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Pak’n’Save workers at Richmond will be taking a strike action after five years waiting for ‘no’ deal, which resulted in failing a Collective Agreement or living wage.
“Members at Richmond Pak’n’Save have been in negotiation for their first Collective Agreement for five years, which is an absurd amount of time to be underpaid, undervalued, and uncertain about your entitlements and conditions,” said Ross Lampert, FIRST Union organiser for retail.
The strike, results in negotiating fair wages and conditions from the South Island Foodstuffs Cooperative when it was compared to the North Islands counterparts.
“Today, FIRST Union members will be withdrawing their labour and walking off at different intervals throughout the day and engaging with customers about why they’re on strike,” said Ross Lampert.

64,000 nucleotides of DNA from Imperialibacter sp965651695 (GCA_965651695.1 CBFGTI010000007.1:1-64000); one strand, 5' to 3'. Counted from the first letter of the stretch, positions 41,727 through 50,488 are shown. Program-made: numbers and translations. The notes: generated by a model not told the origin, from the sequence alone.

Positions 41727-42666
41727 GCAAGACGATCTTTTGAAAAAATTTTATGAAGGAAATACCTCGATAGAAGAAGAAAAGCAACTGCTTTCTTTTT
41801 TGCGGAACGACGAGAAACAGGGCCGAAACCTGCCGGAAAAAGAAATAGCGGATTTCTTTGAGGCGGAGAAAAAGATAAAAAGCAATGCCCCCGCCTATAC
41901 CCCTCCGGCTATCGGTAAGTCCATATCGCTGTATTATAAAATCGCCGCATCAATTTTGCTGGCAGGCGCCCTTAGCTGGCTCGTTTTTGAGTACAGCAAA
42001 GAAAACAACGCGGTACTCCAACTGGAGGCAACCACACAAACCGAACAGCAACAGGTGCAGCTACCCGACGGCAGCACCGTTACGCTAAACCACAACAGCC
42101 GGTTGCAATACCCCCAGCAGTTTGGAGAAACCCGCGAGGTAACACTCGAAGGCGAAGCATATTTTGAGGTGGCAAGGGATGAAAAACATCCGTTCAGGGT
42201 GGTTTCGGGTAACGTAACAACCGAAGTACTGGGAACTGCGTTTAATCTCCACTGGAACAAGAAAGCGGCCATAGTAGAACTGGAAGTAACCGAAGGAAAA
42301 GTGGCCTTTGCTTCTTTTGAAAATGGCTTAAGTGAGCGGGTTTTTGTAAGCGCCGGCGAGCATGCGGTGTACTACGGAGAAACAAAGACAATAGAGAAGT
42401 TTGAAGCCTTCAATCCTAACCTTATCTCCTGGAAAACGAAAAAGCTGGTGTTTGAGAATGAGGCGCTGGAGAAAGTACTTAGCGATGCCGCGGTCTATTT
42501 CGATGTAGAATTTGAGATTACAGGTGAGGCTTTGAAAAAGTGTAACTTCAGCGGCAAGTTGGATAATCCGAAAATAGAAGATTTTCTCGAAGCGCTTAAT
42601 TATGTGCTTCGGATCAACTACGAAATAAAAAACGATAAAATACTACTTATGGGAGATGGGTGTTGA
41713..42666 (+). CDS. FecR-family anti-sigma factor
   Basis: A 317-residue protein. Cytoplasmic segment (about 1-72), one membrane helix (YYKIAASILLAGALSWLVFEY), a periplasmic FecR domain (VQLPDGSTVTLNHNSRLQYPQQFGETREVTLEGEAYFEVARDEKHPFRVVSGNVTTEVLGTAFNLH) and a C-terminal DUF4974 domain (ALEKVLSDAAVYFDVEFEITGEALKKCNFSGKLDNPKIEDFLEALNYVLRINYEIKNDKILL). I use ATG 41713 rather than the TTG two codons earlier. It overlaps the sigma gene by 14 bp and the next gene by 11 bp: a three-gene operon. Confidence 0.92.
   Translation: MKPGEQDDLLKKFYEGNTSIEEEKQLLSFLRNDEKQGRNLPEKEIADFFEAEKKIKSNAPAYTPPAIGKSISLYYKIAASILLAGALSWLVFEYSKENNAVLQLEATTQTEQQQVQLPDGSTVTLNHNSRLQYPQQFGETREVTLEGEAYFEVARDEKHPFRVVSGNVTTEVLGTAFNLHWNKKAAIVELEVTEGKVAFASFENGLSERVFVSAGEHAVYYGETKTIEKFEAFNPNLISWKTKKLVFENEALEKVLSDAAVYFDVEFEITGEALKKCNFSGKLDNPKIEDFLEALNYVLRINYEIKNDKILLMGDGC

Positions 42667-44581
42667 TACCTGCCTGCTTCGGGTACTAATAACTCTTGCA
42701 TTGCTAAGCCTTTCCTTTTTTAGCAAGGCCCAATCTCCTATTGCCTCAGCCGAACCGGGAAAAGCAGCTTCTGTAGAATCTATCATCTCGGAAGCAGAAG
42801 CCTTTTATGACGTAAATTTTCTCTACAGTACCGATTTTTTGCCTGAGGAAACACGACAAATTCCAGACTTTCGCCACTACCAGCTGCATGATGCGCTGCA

All Pak’n’Save stores are accordingly individually owned as a franchise but answer to the South Island Foodstuffs co-operative. This is different from the operations in the North Island.
FIRST Union has assigned a considerable number of Collective Agreements with Foodstuffs stores in the North Island which are re-negotiated on a yearly term.
“At a time when supermarkets are making huge profits, it’s shameful that the Richmond Pak’n’Save owners are continuing to fight against progress and trying to stall and delay bargaining at their employees’ expense,” said Mr Lampert.
“These are essential workers who will no doubt be called on again if the country returns to lockdown, and they deserve a real agreement that will protect them and ensure that they’re paid fairly when New Zealand needs them more than ever.”
“As it stands, the company’s most recent offer manages to come in below many workers’ current pay rates, most of which are already below a living wage.”
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